Andrea Chandler in the Pacific Northwest Ballet orchestra pit during a 2015 Nutcracker performance. (Courtesy/Andrea Chandler)

Andrea Chandler has played the Nutcracker hundreds of times, but this year, the Salem cellist said the score feels fresh again.

The annual Christmas tradition, which Chandler, 61, performs as a member of the Pacific Northwest Ballet’s orchestra, is back on stage in Seattle after a hiatus due to Covid last year. The ballet and orchestra perform about 40 shows over the month of December, rotating conductors so the music stays fresh.

“Some of us are sort of laughing – we used to complain about Nutcracker and now it’s fine,” Chandler said. “We’re happy to be back to work, we’re happy to be in the opera house with audiences.”

Chandler has been a member of the Seattle-based orchestra since the early 1990s, keeping her position even after her family moved to Salem in 2009 when her husband took a city public works job.

For over a decade, she’s driven the 220 mile stretch of Interstate 5 several times per month during the ballet’s season, spending 10 to 12 days in Seattle and then returning home to be with her family.

Chandler acknowledged it’s an unusual commute, though she’s not the only orchestra member who travels from out of state. Her youngest child was in high school when she began regular travel between Salem and Seattle, which gave her more flexibility.

She was born and raised on Queen Anne Hill in Seattle and now stays with friends when she returns to her hometown.

For classical musicians, landing an orchestra position can be key to a stable career, providing a predictable income for much of the year and health insurance.

Chandler said she didn’t want to give that up when her family moved or say goodbye to friends she’d performed with for years.

Salem does have several music ensembles, but no full orchestras she could have sought a job with. The Oregon Symphony, based in Portland, has gotten increasingly competitive, she said, as have other orchestras in the years since she landed her audition in Seattle.

“You’ve got to win that job with people from all over the country,” she said of Oregon Symphony. With most string musicians now starting lessons at age 4 or 5, “The entry level for going to conservatory or music school … is like people in my day going to grad school.”

Chandler started playing cello in fourth grade. It was the 1960s, and girls at the time didn’t play horns. (Her daughter is now a professional horn player.)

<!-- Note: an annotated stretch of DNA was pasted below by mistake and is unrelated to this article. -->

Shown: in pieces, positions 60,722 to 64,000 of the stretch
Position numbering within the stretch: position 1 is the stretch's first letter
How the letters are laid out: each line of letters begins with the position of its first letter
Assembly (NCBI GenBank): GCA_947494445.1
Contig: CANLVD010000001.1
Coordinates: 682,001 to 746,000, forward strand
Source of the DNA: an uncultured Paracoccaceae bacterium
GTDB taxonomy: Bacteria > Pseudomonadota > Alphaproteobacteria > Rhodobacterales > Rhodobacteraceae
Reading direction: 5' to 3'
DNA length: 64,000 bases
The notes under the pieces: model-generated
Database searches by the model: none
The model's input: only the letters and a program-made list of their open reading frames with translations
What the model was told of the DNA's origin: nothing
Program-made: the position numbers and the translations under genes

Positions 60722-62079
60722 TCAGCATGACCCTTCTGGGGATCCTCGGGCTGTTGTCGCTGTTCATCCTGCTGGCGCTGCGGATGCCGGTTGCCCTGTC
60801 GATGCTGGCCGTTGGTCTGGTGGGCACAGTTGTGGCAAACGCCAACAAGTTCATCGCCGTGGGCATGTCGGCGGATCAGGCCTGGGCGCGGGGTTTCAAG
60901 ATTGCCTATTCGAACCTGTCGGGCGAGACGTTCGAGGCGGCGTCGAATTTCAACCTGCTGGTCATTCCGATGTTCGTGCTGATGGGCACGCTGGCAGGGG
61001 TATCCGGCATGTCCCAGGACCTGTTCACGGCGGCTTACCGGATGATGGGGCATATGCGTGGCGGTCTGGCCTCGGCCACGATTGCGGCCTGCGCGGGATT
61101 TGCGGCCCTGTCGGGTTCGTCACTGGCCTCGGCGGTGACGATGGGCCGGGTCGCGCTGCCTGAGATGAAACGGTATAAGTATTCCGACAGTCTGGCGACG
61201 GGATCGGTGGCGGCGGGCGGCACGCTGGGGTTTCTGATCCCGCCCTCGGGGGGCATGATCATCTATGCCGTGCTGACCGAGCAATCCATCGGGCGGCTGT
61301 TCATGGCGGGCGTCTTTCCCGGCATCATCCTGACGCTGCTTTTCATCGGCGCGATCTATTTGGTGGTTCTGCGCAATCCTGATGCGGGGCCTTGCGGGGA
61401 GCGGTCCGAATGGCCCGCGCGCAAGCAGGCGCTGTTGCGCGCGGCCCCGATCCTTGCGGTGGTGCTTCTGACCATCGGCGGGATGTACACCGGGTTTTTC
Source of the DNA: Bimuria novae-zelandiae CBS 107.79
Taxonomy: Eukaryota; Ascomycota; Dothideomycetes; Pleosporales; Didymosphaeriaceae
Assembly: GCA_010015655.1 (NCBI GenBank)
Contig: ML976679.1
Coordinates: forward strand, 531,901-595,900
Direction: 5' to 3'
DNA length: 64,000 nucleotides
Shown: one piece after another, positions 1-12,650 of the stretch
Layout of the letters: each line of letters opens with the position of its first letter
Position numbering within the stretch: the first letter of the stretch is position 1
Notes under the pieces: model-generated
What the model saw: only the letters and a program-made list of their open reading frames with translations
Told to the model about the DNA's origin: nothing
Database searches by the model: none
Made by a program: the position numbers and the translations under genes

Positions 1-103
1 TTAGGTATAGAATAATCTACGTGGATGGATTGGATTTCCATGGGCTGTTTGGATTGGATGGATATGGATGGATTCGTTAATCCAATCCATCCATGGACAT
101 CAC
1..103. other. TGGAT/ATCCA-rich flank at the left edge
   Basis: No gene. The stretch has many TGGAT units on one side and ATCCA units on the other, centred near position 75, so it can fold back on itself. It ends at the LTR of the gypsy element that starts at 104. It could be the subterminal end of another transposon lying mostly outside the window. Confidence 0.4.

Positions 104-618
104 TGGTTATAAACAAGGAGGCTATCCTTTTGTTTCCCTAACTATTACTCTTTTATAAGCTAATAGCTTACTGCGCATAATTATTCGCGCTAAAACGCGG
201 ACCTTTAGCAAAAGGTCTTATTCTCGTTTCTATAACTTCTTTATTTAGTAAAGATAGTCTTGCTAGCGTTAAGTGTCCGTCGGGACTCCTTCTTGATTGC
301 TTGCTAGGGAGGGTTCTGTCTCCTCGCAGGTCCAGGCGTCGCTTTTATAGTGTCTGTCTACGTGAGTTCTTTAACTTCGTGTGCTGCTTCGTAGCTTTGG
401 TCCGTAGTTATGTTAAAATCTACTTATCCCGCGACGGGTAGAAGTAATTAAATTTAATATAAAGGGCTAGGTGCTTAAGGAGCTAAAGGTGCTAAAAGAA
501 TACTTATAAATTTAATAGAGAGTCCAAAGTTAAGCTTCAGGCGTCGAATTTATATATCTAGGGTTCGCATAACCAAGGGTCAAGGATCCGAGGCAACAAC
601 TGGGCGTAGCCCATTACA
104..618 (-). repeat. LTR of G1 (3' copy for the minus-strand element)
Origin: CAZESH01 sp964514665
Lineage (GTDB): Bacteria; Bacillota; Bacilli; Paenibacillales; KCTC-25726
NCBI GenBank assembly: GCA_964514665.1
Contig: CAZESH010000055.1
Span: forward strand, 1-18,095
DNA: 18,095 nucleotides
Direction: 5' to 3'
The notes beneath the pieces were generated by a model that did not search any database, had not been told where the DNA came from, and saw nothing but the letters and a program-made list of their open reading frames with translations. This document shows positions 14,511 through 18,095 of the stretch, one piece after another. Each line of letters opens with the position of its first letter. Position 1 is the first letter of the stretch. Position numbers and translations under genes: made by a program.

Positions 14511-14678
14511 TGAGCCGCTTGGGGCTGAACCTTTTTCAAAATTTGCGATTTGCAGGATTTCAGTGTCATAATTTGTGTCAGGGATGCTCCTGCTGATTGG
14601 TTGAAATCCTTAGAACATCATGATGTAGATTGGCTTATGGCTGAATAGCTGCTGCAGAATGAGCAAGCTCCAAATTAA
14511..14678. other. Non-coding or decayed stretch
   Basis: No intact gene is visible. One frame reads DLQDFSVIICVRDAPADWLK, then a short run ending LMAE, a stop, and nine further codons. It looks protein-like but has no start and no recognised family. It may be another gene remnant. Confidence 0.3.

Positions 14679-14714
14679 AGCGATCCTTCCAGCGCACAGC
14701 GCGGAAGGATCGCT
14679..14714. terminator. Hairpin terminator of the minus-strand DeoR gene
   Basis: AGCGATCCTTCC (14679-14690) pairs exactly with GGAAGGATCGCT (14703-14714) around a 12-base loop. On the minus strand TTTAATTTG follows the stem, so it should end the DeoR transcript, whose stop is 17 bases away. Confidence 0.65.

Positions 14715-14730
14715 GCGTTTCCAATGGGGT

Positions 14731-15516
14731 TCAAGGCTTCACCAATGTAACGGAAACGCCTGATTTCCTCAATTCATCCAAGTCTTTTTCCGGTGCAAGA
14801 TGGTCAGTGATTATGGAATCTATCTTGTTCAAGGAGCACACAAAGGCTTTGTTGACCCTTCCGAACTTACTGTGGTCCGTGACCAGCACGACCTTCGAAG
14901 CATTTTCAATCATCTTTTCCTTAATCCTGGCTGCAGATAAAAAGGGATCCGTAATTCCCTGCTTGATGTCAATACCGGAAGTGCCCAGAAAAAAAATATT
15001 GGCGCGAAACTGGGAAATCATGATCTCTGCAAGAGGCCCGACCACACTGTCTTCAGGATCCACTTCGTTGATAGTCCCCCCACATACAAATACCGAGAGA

“Like every little girl, I wanted to play the flute,” she said. “The teacher or the band teacher or whoever said that I had the wrong kind of lips for the flute, which I now know to be a complete fabrication.” More likely, she suspects they were trying to avoid having a dozen flautists in her elementary class.

Her father suggested the cello instead. By high school she was practicing two to three hours per day and decided to study music at the University of Washington.

In Salem, she gives lessons, including for McKay High School students through the Music Lessons Project, a nonprofit seeking to make music education accessible for students who can’t afford the cost. Those lessons continued virtually last year as schools moved online.

“They really worked so hard on their instruments because they didn’t have anything else to do,” she said of her students.

Chandler said the Christmas season is so busy for orchestra members with Nutcracker performances that many opt to simply celebrate with their families after the show closes.

Over the years, she and her family balanced the schedule in several ways. Some years, she’s driven home Christmas Eve, missing the final few performances. Sometimes, her family came up to Seattle.

Some years, “we would just decide that Christmas Eve was going to be on Dec. 29,” she said.

This year, she said her husband will join her in Seattle on Dec. 29 and they’ll drive back to Salem together to celebrate with her mother.

Meantime, she’s looking forward to performing.

“We’re back and there are dancers on the stage and we’re in the pit and the audience is in the hall and as long as that keeps going it’s like, ‘We’re good,’” she said.

Contact reporter Rachel Alexander: [email protected] or 503-575-1241.

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